hmmm.. 🤔.. I think I may have been to quick to judge the LEO’s in this case, though I do think they could have used a better strategy for flushing this man out. I didn’t realize he had a gun and was engaging the officers in a fire fight at first. Dumb idea to shoot at LEO’s.. very dumb.. they have a right to protect themselves. Wish they would have had the intelligence to deal with the situation a different way at some point.



posted on Oct, 31 2019 @ 07:54 PM
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I am guessing this will go up higher as this infringes on his "Life, Liberty and Pursuit of Happiness," especially since an earlier version of that constitutional axiom read 'life, liberty, and estate."

Actions have consequences. I can understand a blown out tire or a window, or something that is reparable, but this is a man's estate and all his belongings that were taken away by government agents. He needs to be fully compensated. Or his constitutional inalienable rights will be violated.



posted on Oct, 31 2019 @ 07:55 PM
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yes, of course they should.



posted on Oct, 31 2019 @ 07:57 PM
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originally posted by: Sheye
a reply to: EternalSolace




The suspect was a simple armed shoplifter. Yes, he popped off some shots at the cops in pursuit. But a 19 hour gun battle over a solitary barricaded suspect, just no.


hmmm.. 🤔.. I think I may have been to quick to judge the LEO’s in this case, though I do think they could have used a better strategy for flushing this man out. I didn’t realize he had a gun and was engaging the officers in a fire fight at first. Dumb idea to shoot at LEO’s.. very dumb.. they have a right to protect themselves. Wish they would have had the intelligence to deal with the situation a different way at some point.



Oh absolutely. If actively engaging cops, it means the public is at risk too. They need to do whatever they need to, to stop the threat to the public.

If said person hunkers down, alone, in a confined area... no longer is the public at risk. Time has been gained.



posted on Oct, 31 2019 @ 07:58 PM
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a reply to: EternalSolace

Bottom line...all cities have liability...and all work for you...and can be held responsible.

Like me...

EMT/1st Responder
Advanced Life Support
Emergency Manag./ Police, Fire /City

*We or I destroy something like that? City or municipality can be sued...



posted on Oct, 31 2019 @ 08:01 PM
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originally posted by: mysterioustranger
a reply to: EternalSolace

Bottom line...all cities have liability...and all work for you...and can be held responsible.

Like me...

EMT/1st Responder
Advanced Life Support
Emergency Manag./ Police, Fire /City

*We or I destroy something like that? City or municipality can be sued...






If an EMT/Paramedic needs to destroy something to save a life... free pass. I was an EMT for 8 years.

This current topic was not the case.



posted on Oct, 31 2019 @ 08:02 PM
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they should double your taxes



posted on Oct, 31 2019 @ 08:10 PM
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originally posted by: toysforadults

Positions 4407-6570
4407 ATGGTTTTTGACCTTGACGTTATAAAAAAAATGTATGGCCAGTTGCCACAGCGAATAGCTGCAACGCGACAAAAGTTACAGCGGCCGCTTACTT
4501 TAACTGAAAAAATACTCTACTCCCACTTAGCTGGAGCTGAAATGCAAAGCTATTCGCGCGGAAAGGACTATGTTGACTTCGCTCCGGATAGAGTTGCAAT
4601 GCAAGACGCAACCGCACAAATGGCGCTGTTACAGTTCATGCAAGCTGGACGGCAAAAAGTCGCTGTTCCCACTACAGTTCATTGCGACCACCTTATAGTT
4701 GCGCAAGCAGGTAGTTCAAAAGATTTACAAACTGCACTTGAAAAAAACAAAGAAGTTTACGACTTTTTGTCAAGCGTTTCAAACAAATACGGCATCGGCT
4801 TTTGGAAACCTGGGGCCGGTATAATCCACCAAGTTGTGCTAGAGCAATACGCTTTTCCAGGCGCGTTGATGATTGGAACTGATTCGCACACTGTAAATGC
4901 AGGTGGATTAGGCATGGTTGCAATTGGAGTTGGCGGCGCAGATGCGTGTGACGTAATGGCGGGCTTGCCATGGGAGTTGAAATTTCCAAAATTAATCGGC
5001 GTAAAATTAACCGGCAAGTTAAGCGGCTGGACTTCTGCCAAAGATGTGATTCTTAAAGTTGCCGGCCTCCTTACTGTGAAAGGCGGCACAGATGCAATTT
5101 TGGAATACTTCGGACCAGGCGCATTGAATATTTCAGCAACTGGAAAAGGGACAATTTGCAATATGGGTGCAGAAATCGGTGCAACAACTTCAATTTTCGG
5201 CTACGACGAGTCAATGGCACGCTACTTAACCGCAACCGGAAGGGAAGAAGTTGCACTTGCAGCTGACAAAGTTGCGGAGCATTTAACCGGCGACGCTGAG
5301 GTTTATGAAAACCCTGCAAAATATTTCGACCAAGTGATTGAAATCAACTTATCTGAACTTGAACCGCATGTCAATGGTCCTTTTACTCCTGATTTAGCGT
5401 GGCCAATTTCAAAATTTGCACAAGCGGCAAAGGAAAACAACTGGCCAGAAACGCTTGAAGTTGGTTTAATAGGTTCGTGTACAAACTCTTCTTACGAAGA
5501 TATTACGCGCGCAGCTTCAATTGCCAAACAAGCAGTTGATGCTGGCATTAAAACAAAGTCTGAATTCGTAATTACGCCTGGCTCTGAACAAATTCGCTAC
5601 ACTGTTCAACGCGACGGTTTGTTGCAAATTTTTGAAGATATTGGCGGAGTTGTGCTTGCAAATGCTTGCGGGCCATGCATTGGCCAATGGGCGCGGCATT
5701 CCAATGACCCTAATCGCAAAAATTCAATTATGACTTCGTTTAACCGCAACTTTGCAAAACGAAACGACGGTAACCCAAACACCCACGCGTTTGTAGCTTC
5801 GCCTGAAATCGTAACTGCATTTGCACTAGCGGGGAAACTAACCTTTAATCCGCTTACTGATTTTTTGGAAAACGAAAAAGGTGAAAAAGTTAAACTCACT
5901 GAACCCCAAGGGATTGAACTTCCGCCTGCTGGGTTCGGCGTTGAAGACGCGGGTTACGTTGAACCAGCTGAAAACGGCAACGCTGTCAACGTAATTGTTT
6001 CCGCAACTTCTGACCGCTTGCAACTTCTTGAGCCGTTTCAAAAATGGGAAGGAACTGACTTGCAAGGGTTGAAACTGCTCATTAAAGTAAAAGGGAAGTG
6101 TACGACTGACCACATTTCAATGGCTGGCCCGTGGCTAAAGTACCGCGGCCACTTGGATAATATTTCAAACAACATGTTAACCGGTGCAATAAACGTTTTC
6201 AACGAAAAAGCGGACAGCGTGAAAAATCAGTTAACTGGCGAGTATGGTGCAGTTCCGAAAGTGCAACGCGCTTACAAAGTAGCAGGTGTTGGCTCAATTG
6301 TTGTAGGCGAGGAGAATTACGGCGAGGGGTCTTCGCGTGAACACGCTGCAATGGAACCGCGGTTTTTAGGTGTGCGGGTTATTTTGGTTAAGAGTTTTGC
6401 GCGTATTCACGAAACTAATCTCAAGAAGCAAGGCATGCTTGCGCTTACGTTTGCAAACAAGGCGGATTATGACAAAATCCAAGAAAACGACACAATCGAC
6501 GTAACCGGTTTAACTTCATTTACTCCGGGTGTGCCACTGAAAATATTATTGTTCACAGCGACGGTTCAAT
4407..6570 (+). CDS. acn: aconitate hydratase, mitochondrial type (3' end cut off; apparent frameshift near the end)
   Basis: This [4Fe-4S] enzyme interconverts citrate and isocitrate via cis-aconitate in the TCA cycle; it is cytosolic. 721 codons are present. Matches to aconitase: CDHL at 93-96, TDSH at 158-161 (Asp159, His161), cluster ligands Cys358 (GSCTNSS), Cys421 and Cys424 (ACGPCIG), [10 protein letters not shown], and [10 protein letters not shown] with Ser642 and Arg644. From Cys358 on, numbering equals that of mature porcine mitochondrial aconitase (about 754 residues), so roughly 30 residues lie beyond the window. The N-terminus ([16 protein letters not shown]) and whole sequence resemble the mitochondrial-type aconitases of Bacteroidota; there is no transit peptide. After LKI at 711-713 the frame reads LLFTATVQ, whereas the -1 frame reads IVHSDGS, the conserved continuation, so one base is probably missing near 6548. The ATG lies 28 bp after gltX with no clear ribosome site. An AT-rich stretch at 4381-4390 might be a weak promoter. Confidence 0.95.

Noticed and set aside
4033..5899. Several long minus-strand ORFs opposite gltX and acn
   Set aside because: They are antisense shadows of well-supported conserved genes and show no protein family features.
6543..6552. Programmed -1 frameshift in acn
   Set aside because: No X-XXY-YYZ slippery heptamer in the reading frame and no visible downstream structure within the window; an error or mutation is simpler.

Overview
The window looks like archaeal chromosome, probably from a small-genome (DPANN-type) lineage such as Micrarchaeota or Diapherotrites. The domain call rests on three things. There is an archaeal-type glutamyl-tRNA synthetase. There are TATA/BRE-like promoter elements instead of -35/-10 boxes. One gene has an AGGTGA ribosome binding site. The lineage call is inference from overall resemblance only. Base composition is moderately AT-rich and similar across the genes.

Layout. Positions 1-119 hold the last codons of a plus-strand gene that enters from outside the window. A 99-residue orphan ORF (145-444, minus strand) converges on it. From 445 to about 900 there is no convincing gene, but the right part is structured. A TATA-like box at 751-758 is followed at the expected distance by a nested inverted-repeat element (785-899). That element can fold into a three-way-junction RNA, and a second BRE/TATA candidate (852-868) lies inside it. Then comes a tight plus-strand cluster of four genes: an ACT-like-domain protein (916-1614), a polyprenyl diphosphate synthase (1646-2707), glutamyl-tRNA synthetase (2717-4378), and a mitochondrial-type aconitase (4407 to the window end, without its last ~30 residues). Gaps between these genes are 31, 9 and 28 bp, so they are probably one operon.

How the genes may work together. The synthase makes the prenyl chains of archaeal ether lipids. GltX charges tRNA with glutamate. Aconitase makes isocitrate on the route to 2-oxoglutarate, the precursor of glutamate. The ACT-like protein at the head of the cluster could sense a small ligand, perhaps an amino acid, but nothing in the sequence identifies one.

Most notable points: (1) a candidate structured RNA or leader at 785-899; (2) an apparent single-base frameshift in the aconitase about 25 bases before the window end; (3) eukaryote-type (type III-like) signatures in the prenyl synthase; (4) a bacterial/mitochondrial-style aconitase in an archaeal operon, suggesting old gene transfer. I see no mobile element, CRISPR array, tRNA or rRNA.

they should double your taxes
Yeah, what's your address? I'm gonna rob a nerf gun, and hide up in your place. Except it's probably not yours, you rent. In which case I'll steal your car and run it into a barricade. When I wreck, ill sue you for not having properly inflated tired and have some great twinkies while serving my time.



posted on Oct, 31 2019 @ 08:11 PM
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a reply to: EternalSolace

I would prefer it if you hid in my house



posted on Oct, 31 2019 @ 08:25 PM
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Muh thin blue line.



posted on Oct, 31 2019 @ 08:26 PM
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originally posted by: EternalSolace

A federal appeals court in Colorado ruled Tuesday that a local police department does not have to compensate a homeowner whose house was destroyed by 19 hours of gunfire between officers and an armed shoplifting suspect who had chosen to barricade himself inside to evade arrest.


Colorado homeowner owed nothing after police SWAT shootout destroys his house, federal court rules



But now it was just a neighborhood crime scene, the suburban home where an armed Walmart shoplifting suspect randomly barricaded himself after fleeing the store on a June afternoon in 2015. For 19 hours, the suspect holed up in a bathroom as a SWAT team fired gas munition and 40-millimeter rounds through the windows, drove an armored vehicle through the doors, tossed flash-bang grenades inside and used explosives to blow out the walls.


Police blew up an innocent man’s house in search of an armed shoplifter. Too bad, court rules.


A walmart shoplifter, who barricaded themselves in a house, warranted a 19 hour gun battle that destroyed this man's home. Is a shoplifter, especially a walmart shoplifter, worth such an effort to apprehend? What did he steal? A steak, some trash bags, or a $20 iphone cable? Doesn't matter! He stole and come hell or high water we'll blow up a $500,000 dollar home to get him!

I wonder how the judge who ruled the city doesn't owe would feel if I barricaded myself in the judges house for 19 hours causing it's complete destruction.


Just taking your post as a given, it's quite clear that American law is deficit of any empathy whatsoever, it's probably not unknown either to some other countries, that's what you need to deal with.
I think it's a big problem that police who can shoot at somebody an offender, or possible offender, and kill somebody else, have the ability to blame the offender, and prosecute them for murder...who they were shooting at in the first place.
There may be caveats to that, I don't know, but the principle is almighty wrong.
What might surprise you even more, is that some insurance companies, pay police to spy on policyholders, that's a definite and to my mind corruptive, and not exclusive to the US.
an example here,
www.theguardian.com...



posted on Oct, 31 2019 @ 08:29 PM
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originally posted by: LordAhriman
Muh thin blue line.


That makes no sense with regard to the topic.

Thin blue line is cops covering for other cops, that has literally zero to do with this situation.



posted on Oct, 31 2019 @ 08:34 PM
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a reply to: EternalSolace


The police never pay! It's always the tax payers who have to foot the bill.

Suggestion, go after the politicians in your local hood! It's them you want not those doing their dirty deeds.